Will he or won’t he? McAllister leaves wiggle room on possible run

Congressman speaks to group in Alexandria

U.S. Rep. Vance McAllister sounded Monday like a candidate for the fall congressional 5th District election instead of a man who, on a video that went viral, kissed his nascent political career goodbye.

“We’ve had a lot of supporters come out and say ‘You decided too quick’ ” not to seek re-election, McAllister told a crowd in Alexandria at a Central Louisiana Chamber of Commerce luncheon.

“My intention today: I’m not running,” said McAllister, a Republican from Swartz, near Monroe. He said later he’s leaving his “options open.”

Talking to reporters before the luncheon, McAllister three times passed on saying definitively whether he’s thinking about a run in the November election.

He said he will continue to be a congressman until the term is up in January, and he will be guided by constituents.

“I have a job to do as a congressman, and that is what I’m going to do,” he said.

GOP political consultant Roy Fletcher said if McAllister is wavering it could be a signal of an internal struggle he’s fighting.

“He’s trying to deal with a lot of things, and one of those is dealing with himself,” Fletcher said.

McAllister told those at the Chamber luncheon that he was never the choice of the established Republican Party to replace Rodney Alexander, who resigned in 2013 to take a job with Gov. Bobby Jindal’s administration.

McAllister won a special election last year, where, in a runoff, he handily defeated the Louisiana Republican Party’s hand-picked candidate — state Sen. Neil Riser.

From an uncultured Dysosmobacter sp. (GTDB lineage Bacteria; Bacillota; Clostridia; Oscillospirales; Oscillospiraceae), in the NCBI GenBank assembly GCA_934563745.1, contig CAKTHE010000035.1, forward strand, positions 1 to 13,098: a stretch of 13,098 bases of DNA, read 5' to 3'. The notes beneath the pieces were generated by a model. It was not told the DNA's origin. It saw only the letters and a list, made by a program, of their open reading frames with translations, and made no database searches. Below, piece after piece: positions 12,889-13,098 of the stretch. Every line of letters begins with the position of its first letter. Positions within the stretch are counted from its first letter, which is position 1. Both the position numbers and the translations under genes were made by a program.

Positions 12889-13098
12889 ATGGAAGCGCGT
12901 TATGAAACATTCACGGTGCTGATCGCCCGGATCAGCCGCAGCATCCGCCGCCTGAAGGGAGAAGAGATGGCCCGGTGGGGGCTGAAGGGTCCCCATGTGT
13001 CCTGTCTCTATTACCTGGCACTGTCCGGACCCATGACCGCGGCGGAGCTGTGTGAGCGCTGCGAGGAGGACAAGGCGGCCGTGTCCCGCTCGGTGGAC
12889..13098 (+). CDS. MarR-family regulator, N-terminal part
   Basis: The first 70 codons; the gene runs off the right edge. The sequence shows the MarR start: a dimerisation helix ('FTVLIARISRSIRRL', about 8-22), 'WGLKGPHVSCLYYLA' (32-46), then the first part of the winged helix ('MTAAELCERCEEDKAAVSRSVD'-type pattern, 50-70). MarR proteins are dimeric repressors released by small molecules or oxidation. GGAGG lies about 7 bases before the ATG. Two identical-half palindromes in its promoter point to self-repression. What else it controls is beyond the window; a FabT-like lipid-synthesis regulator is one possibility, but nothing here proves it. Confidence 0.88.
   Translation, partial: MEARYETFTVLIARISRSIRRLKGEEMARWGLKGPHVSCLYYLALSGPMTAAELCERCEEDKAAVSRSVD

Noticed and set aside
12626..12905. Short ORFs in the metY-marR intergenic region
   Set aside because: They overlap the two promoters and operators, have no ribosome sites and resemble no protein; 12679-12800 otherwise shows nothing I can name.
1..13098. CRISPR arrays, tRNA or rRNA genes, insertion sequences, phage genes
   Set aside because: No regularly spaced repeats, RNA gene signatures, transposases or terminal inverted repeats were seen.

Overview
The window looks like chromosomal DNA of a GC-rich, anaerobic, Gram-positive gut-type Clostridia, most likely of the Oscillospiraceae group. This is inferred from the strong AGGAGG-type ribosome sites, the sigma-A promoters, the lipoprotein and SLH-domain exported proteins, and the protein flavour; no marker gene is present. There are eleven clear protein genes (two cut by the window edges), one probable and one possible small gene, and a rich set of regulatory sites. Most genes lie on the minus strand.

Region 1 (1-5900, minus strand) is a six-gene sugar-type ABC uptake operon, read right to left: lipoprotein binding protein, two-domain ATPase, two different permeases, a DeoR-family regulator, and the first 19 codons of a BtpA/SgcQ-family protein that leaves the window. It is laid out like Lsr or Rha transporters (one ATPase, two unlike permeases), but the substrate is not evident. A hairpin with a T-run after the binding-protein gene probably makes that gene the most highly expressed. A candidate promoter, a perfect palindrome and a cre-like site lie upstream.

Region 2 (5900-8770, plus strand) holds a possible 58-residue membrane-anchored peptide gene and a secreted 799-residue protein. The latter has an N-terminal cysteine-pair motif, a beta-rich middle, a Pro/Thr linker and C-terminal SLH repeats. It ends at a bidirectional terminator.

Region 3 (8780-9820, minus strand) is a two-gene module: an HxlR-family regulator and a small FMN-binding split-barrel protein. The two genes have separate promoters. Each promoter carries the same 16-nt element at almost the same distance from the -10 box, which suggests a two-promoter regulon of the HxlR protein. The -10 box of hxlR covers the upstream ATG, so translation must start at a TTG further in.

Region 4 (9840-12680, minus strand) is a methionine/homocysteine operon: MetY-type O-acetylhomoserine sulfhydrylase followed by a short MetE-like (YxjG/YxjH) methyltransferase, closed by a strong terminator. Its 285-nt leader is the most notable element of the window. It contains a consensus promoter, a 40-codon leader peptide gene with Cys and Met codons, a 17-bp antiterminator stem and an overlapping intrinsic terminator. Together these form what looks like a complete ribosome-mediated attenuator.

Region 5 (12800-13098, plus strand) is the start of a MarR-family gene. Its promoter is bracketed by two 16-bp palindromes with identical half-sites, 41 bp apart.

“It’s no secret the GOP is not fond of me,” McAllister said Monday. “My voice is for the 5th District.”

McAllister ran in 2013 as a Christian family-values candidate. He self-financed the campaign with $1 million and had the backing of Phil Robertson and others in the famed “Duck Dynasty” family.

McAllister’s storybook tale of a Christian congressman, not beholden to party bosses and unswayed by the push and pull of politics, unraveled in early April. A video shot last year was released by a Monroe newspaper showing the congressman in a long, deep kiss with an aide who was the wife of a friend.

McAllister did not, despite numerous calls from state and national Republican Party officials, resign.

But in early May, McAllister’s Washington, D.C., office issued a statement saying he would not run for re-election in the fall.

“I made a decision with my wife and all at the time not to run for re-election,” McAllister told reporters Monday.

Fletcher and University of Louisiana at Lafayette political science professor Pearson Cross said if McAllister were to decide to run, it would be difficult raising money, and he might have to self-finance another campaign.

Cross said McAllister deciding to run “is going to open him up to all kinds of bad press and the obvious charge that he can’t make up his mind, that he’s a flip-flopper.”

At the luncheon, also attended by McAllister’s wife, Kelly, and one of their five children, 3-year-old daughter Eva, McAllister recounted times during his short tenure in Washington that he said showed he was an independent legislator.

He said Louisiana’s 5th District, which stretches from northeast Louisiana south to Rapides Parish and farther south to parishes north of Baton Rouge, is the ninth-poorest in the country.

He said many in the district need Jindal to accept the billions of dollars in Medicaid funds available for Louisiana.

Jindal has refused the funds, citing the portion the state would have to fund in a few years.

McAllister also lamented the political spin both Democrats and Republicans engage in.

He said he disagrees with Republicans’ insistence that Democrats lied about what happened in Benghazi, where an ambassador and others were killed in 2012.

“They (Democrats) didn’t lie. They spun it exactly like Republicans would,” he said.

McAllister said he feels for the families of those who died in Benghazi, who have to relive the pain every time it’s brought up by politicians playing blame games. He said debates on such matters are all show and never have a winner.

“They don’t like it when you call them out on it,” he said.